“Parsing the program won't do anything, we need to calculate the auxiliary RX application!”
How do you respond when your IT person tells you this? Well this is actually fake technobabble created by a technical jargon generator. Hard to tell right?
Why do techies talk in a way that no one can understand? And why do techies wonder, "why don’t my business partners seem to understand the importance of what I’m saying?"
Alan Alda (yes Hawkeye from M*A*S*H) thinks a little Improv can help you. And in fact, he’s started a research institute that has proven it. Alda’s hypothesis is “Could scientists become more personal, more available to their audience if they studied improvisation?” Can the same thing that helps scientists also work for technologists?
Why does improv help techies communicate better?
Alda says “The mind and the heart have to work together for someone to understand us.” If we can engage the listeners heart and mind, we can create true engagement with what we are saying.
Listener empathy (Heart)
Understand what the listener is thinking (Mind)
Too often technologists see communication as a transaction. “I need to deliver the information.” They believe that if they said it, their work is done. But if no one understood it, or understood the impact, was their work really done?
How can you use Improv to help with technical communication?
Alda has shown that a 5 minute improv exercise can dramatically improve subsequent communication. Here are some simple things you can do to improve your team’s communication tomorrow.
Mirror exercise. The simple act of mirroring creates empathy. In this exercise one person leads and the other mirrors. You can do this with either speaking or movement. This teaches the follower to really get in tune with the leader and the leader must make sure the follower is able to follow. Tip: You can use this during your daily standup or status meetings. Have people pair off and deliver updates in mirrored pairs.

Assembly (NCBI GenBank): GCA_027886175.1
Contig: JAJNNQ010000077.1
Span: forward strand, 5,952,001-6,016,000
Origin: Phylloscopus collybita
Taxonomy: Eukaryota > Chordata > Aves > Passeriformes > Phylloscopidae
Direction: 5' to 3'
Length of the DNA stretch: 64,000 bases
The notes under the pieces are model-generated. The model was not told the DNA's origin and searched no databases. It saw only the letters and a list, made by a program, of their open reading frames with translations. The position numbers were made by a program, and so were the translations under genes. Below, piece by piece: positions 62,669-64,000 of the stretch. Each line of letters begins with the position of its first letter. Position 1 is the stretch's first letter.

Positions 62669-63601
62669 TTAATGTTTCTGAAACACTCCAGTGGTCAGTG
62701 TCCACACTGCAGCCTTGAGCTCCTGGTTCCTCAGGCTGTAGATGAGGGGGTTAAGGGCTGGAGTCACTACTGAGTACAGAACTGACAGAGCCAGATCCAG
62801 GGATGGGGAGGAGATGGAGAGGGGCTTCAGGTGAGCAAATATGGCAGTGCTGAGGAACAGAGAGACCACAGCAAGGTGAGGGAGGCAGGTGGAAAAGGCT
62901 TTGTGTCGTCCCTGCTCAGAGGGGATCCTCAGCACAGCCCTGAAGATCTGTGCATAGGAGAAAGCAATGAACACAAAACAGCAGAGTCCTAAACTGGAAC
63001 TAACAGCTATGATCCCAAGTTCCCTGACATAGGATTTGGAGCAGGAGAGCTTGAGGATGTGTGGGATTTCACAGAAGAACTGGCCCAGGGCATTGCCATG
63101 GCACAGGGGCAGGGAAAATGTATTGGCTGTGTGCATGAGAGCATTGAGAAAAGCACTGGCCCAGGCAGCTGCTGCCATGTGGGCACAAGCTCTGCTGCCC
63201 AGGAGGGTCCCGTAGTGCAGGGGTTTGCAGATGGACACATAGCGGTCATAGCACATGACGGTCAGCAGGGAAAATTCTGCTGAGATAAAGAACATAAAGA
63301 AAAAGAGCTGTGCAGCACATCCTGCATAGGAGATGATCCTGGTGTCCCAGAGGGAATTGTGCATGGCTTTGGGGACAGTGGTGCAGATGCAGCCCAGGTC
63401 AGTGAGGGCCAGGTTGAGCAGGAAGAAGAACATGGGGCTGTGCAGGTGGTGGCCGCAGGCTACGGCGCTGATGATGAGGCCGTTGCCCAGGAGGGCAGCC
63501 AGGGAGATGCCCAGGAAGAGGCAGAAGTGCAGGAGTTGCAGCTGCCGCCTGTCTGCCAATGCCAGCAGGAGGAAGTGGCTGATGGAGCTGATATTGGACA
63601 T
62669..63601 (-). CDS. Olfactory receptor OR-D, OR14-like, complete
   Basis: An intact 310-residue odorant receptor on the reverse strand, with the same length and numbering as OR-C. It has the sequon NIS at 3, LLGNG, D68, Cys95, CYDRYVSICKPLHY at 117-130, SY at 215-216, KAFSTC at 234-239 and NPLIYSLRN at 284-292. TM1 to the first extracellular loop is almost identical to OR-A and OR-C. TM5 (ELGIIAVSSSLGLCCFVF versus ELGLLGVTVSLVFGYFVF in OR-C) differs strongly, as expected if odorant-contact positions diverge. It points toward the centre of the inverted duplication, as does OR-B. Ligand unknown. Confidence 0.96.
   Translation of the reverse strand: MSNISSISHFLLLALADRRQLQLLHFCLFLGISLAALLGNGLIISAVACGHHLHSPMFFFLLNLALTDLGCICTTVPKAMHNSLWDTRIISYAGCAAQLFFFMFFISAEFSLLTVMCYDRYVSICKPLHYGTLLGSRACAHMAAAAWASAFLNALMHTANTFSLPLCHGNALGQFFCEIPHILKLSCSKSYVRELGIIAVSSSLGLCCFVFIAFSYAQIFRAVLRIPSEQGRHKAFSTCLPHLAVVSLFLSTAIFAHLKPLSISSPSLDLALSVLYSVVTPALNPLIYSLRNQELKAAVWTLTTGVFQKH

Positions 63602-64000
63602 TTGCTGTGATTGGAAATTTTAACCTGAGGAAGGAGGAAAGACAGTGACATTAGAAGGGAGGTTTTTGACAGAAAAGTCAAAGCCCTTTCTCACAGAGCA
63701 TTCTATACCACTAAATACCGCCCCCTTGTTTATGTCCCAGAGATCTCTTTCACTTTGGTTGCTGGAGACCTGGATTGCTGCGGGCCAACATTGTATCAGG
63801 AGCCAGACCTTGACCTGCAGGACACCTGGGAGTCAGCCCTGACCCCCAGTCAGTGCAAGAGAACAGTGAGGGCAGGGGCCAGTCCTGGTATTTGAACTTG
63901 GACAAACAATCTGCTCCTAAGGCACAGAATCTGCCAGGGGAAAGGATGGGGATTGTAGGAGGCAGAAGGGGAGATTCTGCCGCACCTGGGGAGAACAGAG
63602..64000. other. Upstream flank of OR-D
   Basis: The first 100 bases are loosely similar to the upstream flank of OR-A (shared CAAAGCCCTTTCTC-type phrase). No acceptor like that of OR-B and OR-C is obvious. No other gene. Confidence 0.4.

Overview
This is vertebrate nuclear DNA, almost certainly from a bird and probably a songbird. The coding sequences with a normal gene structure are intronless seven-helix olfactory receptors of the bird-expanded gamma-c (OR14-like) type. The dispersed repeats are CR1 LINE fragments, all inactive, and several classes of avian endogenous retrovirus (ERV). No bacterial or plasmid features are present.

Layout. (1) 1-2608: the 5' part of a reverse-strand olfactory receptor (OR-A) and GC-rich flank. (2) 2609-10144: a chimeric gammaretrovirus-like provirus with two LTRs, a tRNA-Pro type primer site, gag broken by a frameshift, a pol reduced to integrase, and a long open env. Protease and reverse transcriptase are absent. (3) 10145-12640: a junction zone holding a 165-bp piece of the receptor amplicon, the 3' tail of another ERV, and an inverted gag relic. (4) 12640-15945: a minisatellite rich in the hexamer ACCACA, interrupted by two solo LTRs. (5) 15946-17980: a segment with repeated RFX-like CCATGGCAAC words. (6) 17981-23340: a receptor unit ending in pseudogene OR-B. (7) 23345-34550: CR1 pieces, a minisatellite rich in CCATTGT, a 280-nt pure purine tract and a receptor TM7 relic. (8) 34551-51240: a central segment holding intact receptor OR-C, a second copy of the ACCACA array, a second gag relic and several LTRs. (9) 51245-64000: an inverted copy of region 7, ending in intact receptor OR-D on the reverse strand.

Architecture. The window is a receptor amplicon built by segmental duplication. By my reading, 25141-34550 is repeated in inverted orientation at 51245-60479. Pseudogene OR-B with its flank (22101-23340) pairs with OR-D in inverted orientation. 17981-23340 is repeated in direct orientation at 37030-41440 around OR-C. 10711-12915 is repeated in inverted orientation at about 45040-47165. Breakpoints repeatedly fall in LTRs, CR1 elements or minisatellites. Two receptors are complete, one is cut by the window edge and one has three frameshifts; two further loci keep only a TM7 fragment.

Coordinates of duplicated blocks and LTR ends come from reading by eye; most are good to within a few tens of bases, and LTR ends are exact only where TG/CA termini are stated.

Throw around an imaginary ball. This only works in person. Sit the team in a circle. One person holds up an imaginary ball and tosses it to someone else. The next person can change the ball by showing the group the new size and weight, and then passing it along. This exercise helps the team get attuned to each other. Try this before your next status or backlog refinement meeting. Pay attention to how the rest of the meeting changes as a result.
Avoid the sound of certainty. Alda says “When you announce yourself as an expert, it diminishes the others to the rank of outsider.” This was a big ah-a for me, as I have been so guilty of this myself! Try to leave space for the listener to formulate questions in their mind, let them get curious. Then go ahead and fill in the blanks. This engages the mind of the listener.
Have you tried Improv at work? What did you do?